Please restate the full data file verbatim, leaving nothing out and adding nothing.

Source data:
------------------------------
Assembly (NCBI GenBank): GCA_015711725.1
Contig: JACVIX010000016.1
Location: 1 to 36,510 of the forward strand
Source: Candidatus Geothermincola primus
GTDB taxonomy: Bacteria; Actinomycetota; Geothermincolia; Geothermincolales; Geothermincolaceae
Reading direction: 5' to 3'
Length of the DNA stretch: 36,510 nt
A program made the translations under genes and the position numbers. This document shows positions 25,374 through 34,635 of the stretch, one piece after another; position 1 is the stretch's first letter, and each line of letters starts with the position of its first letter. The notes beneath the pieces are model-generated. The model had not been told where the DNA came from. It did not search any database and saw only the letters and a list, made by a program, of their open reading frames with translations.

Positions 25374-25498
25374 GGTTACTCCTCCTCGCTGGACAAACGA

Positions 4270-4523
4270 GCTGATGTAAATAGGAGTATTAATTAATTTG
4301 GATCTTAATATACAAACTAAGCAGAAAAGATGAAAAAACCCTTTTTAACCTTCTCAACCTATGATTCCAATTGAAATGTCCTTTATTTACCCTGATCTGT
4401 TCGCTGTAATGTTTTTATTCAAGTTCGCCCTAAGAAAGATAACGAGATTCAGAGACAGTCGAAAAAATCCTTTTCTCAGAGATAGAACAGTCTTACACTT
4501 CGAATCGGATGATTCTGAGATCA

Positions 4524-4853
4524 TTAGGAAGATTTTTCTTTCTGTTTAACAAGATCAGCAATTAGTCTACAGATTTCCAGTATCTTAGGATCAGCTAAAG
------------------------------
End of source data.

Assembly (NCBI GenBank): GCA_015711725.1
Contig: JACVIX010000016.1
Location: 1 to 36,510 of the forward strand
Source: Candidatus Geothermincola primus
GTDB taxonomy: Bacteria; Actinomycetota; Geothermincolia; Geothermincolales; Geothermincolaceae
Reading direction: 5' to 3'
Length of the DNA stretch: 36,510 nt
A program made the translations under genes and the position numbers. This document shows positions 25,374 through 34,635 of the stretch, one piece after another; position 1 is the stretch's first letter, and each line of letters starts with the position of its first letter. The notes beneath the pieces are model-generated. The model had not been told where the DNA came from. It did not search any database and saw only the letters and a list, made by a program, of their open reading frames with translations.

Positions 25374-25498
25374 GGTTACTCCTCCTCGCTGGACAAACGA

Positions 4270-4523
4270 GCTGATGTAAATAGGAGTATTAATTAATTTG
4301 GATCTTAATATACAAACTAAGCAGAAAAGATGAAAAAACCCTTTTTAACCTTCTCAACCTATGATTCCAATTGAAATGTCCTTTATTTACCCTGATCTGT
4401 TCGCTGTAATGTTTTTATTCAAGTTCGCCCTAAGAAAGATAACGAGATTCAGAGACAGTCGAAAAAATCCTTTTCTCAGAGATAGAACAGTCTTACACTT
4501 CGAATCGGATGATTCTGAGATCA

Positions 4524-4853
4524 TTAGGAAGATTTTTCTTTCTGTTTAACAAGATCAGCAATTAGTCTACAGATTTCCAGTATCTTAGGATCAGCTAAAG